I am not an expert in Apologetics. I am not a Philosopher. I am not a high-flying high-achieving Evangelical academic either. But I can see that Paul Copan has shown, or it seems to me he has shown, that he has not been listening to the same PA material that I’ve listened to. Below is Critique No1 from Paul and my brief response to it.
First, it engages in question-begging—assuming what one wants to prove.It begins with the assumption that God exists, and then concludes that God exists. Such reasoning would get you an “F” in any logic class worthy of the name! [Note: For a broader critique of Frame’s starting points, see Harold A. Netland, “Apologetics, Worldviews, and the Problem of Neutral Criteria,” Trinity Journal 12/1 (Spring 1991): 39-58.]
While we begin our worldview examination from somewhere, universal logical laws like the law of non-contradiction or excluded middle are inescapable for assessing and critiquing worldviews. In his debate with Henry, Hackett said that without some set of “neutral criteria” that are logically prior to consent or commitment to a particular worldview, “there is no way to show that one worldview perspective is more plausible than another” since both parties are “starting from totally different assumptions.” Indeed, the statements of Scripture themselves presuppose the validity of logical laws of non-contradiction and excluded middle; they also appeal to criteria beyond Scripture—the court of appeals of historical evidence for Jesus’ resurrection (1 Cor. 15:1-19)—things that were not done in a corner (Acts 26:26).
This is not good. And for the following reason. The article began with an Editors Note:
Editors’ Note: The Bible calls Christians to always be prepared to give an answer to those who ask for the reason of the hope within us (1 Peter 3:15). And so, from the very beginning of church history, Christians have publicly and privately labored to show the reasonableness of our faith against the objections of skeptics.
First off, does Paul really want me as a believer to start with the non-existence of God? Wouldn’t that be the same as expecting an atheist to start with the existence of God! This reminds me of an instance when the Mormons came knocking on my door: They asked me to pray for God to open my eyes to the truth (especially about Jesus Christ). I told them I could not do that. Because I already have the truth it would be an act of unbelief, even rebellion to ask God to show me something that He has plainly revealed to be true. Namely, Jesus is God or that He (God) exists. The fool says in his heart, “There is no God.” Psalm 14:1.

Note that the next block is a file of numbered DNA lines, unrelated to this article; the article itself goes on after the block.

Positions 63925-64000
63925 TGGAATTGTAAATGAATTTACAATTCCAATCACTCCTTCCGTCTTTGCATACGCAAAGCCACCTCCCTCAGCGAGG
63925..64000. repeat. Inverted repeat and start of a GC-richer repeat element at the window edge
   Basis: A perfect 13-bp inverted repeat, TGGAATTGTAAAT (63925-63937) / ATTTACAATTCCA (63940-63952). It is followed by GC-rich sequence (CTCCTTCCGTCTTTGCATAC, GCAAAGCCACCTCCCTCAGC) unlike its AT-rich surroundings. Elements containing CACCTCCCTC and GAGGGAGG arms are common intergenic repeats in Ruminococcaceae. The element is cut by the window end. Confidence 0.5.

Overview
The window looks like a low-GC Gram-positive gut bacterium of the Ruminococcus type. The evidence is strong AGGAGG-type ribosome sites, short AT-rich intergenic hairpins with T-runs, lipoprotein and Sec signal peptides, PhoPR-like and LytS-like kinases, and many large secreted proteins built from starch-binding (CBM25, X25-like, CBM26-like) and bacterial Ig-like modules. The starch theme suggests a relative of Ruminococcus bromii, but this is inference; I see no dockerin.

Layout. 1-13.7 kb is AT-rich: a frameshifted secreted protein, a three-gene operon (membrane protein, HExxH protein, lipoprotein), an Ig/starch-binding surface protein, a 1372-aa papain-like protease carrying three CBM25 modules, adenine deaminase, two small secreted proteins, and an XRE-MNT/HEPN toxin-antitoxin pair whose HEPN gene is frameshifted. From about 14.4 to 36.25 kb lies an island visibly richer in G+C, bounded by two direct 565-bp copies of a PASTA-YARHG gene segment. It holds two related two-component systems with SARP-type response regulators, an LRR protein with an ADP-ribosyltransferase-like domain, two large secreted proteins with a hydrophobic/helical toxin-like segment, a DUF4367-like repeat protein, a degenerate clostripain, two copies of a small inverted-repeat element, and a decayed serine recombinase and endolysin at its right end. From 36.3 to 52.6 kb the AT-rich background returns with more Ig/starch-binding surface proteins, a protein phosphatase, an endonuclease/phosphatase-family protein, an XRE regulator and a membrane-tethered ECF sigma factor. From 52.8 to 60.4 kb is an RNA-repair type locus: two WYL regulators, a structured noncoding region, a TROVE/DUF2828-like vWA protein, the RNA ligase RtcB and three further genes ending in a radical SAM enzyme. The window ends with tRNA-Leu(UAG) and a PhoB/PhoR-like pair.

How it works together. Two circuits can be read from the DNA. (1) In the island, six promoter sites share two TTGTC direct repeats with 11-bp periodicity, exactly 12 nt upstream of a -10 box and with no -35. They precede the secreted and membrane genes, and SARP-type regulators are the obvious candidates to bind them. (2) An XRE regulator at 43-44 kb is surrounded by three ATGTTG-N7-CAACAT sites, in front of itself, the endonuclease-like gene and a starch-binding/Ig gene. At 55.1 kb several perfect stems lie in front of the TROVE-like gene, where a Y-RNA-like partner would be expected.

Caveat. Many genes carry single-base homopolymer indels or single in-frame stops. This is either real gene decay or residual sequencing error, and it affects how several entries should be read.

Copan must have missed the Editors Note because if he had read it, and looked up the full text of 1 Peter 3:15 he would have seen how first of all we are to set apart Christ as Lord. This is the first thing we do as apologists and as Christians. But what Paul is suggesting here prevents us from doing that very thing. As Dr Oliphint has pointed out several times: Philosophy must be in service to Theology. If we first get the Theology right, in this case, God exists, the rest will follow. So we must go into any discussion already presupposing the Lordship of Jesus and that God has created all things. This must be especially when the Bible says quite plainly that regarding the creation God has made it plain.
If we do not do this then some other person or thing must be Lord instead of Jesus. What this is about is Ultimate Authority. So, we as Christians are not to enter a discussion already presupposing the existence of God. Now I’m just a nobody in the Christian world but this seems completely wrong. I must admit to being quite surprised that Paul of The Gospel Coalition doesn’t want me to believe the Gospel or at least begin any discussion with that presupposition. Sorry Paul, I can’t do that.
- Paul Copan’s Objections to Presuppositional Apologetics (1689reformedbaptist.wordpress.com)